Building ‘digital literacy’ in air cargo & logistics

COVID-accelerated opportunity in innovation and digitization of air cargo processes to continue across industry. With companies globally adopting 100 per cent digital and sustainable practices, many tech start-ups have emerged in past few years, providing efficient and highly reliant tech solutions to increase appetite for automation in air cargo.

CT Bureau

Advancements, investments in tech

Sakshi Gupta, Country Manager, India, Air Logistics Group said, “The past two years were the most challenging as disruption rippled through the supply chain, which was, by and large, dependent on manual processes across various verticals. Fortunately, we at Air Logistics Group had invested in logistics software and technology to digitize our processes and data. And  when this became the need of the hour, we rose to the occasion by bettering e-bookings, data analytics, among others, thus helping our industry to thrive and grow.”

Phoram Sampat, Vice President, EKF Global Logistics averred, “We update our systems to follow industry best practices. Given how process-driven our industry is, the crucial aspect is to ensure that our clientele are satisfied. To this end, we invest in the best software and train our staff to use it. From an infrastructure  developmenrt point of view, we intend to increase the size of our storage facilities and ramp up recruitment. We are looking at the solutions, which would reduce logistical opacity that many of the clients must face.”

Priyadarshani Jain, Deputy Manager, Jet Freight Logistics Ltd. said, “The JFLL is focused to have technology advancement to give visibility to our customer and partners. The company is working to become a platform and aggregator-driven organization serving 150 countries. We are investing heavily into hiring logistics professionals and automation specialists under our business transformation plan.”

CargoAi, the global tech solutions provider for air cargo sector, has made impressive investments. Magali Beauregard Ta, CCO, CargoAi said,  “We have had several developments and launches in the past three years, including CargoMART, Cargo2ZERO and CargoCONNECT. CargoMART is a digital marketplace for air cargo, allowing freight forwarders to link directly with airlines within seconds to facilitate the cargo booking from search, rates, booking and tracking of shipments. Cargo2ZERO is our suite of embedded sustainability features in CargoMART allowing our clients to take climate action on per booking basis. CargoCONNECT is a digital platform that connects all actors in the air cargo ecosystem, streamlining processes, saving time and money. CargoMART, is not the first one targeting the industry or its customers. What we are bringing is our new vision as CargoAi is the IT supplier for airlines and forwarders. We do not believe that providing the industry with an off the shelf application is going to solve all the required use cases. We believe that we can leverage our skillsets and unique expertise, which we have gained over the existence of CargoAi, to support the industry with customized solutions, especially in building applications as a real middleware provider. These products have solidified our position as air freight’s fastest growing digital enabler, through our reputation as dual experts in technology and air cargo.”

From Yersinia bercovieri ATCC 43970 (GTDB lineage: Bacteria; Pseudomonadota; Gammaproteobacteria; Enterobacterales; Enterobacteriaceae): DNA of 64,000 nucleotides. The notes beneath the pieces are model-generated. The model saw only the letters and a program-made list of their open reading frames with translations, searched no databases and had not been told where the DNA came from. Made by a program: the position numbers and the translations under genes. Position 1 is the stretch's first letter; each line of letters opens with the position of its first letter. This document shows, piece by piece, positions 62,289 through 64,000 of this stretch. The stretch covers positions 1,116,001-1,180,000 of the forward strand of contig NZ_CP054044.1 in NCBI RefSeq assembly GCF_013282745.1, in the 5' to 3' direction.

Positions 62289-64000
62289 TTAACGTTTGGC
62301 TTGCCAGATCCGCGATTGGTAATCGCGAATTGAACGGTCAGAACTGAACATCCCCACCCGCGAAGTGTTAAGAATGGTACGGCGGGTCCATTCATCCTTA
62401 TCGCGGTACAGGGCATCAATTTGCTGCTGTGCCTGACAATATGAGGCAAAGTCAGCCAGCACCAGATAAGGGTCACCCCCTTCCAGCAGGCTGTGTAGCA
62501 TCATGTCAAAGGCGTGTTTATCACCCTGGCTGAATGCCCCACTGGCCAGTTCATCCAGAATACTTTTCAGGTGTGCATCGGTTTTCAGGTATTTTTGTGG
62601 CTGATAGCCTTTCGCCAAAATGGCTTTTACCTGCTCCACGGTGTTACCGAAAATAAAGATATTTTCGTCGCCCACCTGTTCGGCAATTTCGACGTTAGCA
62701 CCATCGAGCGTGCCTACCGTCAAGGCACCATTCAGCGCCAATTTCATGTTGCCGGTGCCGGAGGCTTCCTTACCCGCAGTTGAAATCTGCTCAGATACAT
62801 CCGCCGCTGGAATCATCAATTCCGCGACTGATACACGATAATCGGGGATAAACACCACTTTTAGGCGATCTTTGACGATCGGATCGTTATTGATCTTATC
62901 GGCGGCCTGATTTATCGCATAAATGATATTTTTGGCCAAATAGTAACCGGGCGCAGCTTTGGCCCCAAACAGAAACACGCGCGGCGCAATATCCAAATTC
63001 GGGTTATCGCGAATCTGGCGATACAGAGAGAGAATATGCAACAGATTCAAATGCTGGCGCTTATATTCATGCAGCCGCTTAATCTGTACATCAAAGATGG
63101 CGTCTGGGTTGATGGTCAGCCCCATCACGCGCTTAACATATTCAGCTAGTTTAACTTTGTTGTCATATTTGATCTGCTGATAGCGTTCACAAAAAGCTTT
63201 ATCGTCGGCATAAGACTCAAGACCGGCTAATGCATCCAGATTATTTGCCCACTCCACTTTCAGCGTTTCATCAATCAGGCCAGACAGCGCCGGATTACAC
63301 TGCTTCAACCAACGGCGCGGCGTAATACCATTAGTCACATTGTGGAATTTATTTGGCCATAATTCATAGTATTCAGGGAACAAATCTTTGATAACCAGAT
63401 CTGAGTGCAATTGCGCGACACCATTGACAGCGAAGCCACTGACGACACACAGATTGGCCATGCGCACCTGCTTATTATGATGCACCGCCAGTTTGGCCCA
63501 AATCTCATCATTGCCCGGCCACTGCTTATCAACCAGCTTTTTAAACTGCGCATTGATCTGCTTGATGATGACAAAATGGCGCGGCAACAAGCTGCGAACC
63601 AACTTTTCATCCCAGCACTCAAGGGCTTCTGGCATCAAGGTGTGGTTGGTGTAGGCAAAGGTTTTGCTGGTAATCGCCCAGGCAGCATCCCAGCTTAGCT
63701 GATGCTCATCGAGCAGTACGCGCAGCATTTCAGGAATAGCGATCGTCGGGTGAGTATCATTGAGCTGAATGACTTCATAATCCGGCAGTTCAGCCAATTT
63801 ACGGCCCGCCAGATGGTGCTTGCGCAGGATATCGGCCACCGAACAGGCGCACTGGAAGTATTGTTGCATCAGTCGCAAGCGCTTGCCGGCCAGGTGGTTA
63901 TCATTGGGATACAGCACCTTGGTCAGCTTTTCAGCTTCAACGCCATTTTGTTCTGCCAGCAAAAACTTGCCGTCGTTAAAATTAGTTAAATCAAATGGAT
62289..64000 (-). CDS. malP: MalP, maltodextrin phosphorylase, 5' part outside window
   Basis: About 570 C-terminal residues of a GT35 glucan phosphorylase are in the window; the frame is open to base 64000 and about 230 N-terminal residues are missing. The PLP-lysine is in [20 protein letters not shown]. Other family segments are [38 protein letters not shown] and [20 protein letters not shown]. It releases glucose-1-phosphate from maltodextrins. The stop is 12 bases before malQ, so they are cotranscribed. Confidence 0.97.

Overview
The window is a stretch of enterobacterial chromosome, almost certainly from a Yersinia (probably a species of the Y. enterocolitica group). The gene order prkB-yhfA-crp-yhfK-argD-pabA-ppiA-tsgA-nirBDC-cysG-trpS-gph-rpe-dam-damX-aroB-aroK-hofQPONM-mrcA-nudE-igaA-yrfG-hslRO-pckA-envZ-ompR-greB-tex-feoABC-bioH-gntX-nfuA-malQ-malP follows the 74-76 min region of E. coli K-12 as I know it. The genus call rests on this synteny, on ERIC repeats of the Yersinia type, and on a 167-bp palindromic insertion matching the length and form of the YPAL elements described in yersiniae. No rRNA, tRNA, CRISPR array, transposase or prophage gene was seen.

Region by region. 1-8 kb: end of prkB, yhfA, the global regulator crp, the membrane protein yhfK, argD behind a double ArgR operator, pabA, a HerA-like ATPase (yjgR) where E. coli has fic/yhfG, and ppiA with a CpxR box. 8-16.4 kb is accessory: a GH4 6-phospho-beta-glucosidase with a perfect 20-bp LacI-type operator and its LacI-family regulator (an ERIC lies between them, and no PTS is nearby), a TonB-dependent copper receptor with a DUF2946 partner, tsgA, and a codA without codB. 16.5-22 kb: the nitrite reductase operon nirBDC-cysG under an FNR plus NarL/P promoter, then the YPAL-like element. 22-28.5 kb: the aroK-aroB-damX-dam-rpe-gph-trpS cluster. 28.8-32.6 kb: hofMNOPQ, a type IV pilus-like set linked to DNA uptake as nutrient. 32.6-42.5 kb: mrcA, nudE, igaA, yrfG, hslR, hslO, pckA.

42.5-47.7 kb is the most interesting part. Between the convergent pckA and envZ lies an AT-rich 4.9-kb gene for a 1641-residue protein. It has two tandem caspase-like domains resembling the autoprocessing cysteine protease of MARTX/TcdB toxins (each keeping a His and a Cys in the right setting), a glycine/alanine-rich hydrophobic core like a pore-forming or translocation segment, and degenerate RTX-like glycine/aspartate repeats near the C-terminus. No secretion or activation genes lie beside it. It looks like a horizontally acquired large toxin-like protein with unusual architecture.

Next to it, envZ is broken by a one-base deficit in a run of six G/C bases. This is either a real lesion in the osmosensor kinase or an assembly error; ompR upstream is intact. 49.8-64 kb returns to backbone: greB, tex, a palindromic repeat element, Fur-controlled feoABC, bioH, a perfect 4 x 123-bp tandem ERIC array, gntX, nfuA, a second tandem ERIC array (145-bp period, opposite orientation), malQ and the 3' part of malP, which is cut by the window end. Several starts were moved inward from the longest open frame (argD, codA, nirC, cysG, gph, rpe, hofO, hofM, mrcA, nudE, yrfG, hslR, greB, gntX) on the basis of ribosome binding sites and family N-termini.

Creating digital literacy

Gupta said, “The country is home to one of the largest bases of digital consumers and is digitizing quicker than other mature and emerging economies. Digital literacy is the key to make digital growth inclusive in India and position our country as a digital hub for data and Artificial Intelligence, thus inviting investments and equipping countrymen with innovation, technology skills and job opportunities.”

Agreeing with Gupta, Jain said, “Digitalisation has vast scope in today’s times. The day you realize you have adopted cent per cent digitalisation, something new and better will turn up. The government is promoting AI and striving to tap the younger generation to make India a leader in technology, particularly Artificial Intelligence.”

Sampat said, “Given that we are an SME, it is at times prohibitive to infuse capital at the scale of the much larger players. We prefer to be lean and learn techniques from PMIBOK and adapt them to our industry. We are glad the days of the pandemic are over. It is much easier to meet clients and other industry experts face to face. For networking, we rely on industry meetings, business networking groups. We must realize that India is a unique market and the needs of Small and Medium Enterprises (SMEs) in the industry are similar and often not well addressed. This is because, while the bigger players have access to better resources, it is the SMEs in our industry, which drive the entire sector forward. To this end, meeting and discussing problems with other firms, which are similarly staffed and service a similar clientele, helps in brainstorming the way forward.”

Meanwhile, Magali emphasised, “Assuming that biz houses refer to freight forwarders rather than general companies, the topic of digitalisation in India is now becoming much less of a topic, rather an integral way of running business to the industry worldwide. Plug and Play solutions are here to stay, and the key to unlock user adoption in each freight forwarder’s digital journey. They are simple to use and quicker to integrate, given the experience of needing to pivot behaviour drastically during the pandemic, intuitive applications and ease of use are going to be a crucial consideration for organizations. At its core, digital adoption is about change in management, which boils down to human factors. So, while technology can be ready and quick to deploy, it is the senior management that navigate the day to day changes and makes the difference between companies, ahead of the curve or behind the curve.”

Crucial areas of concern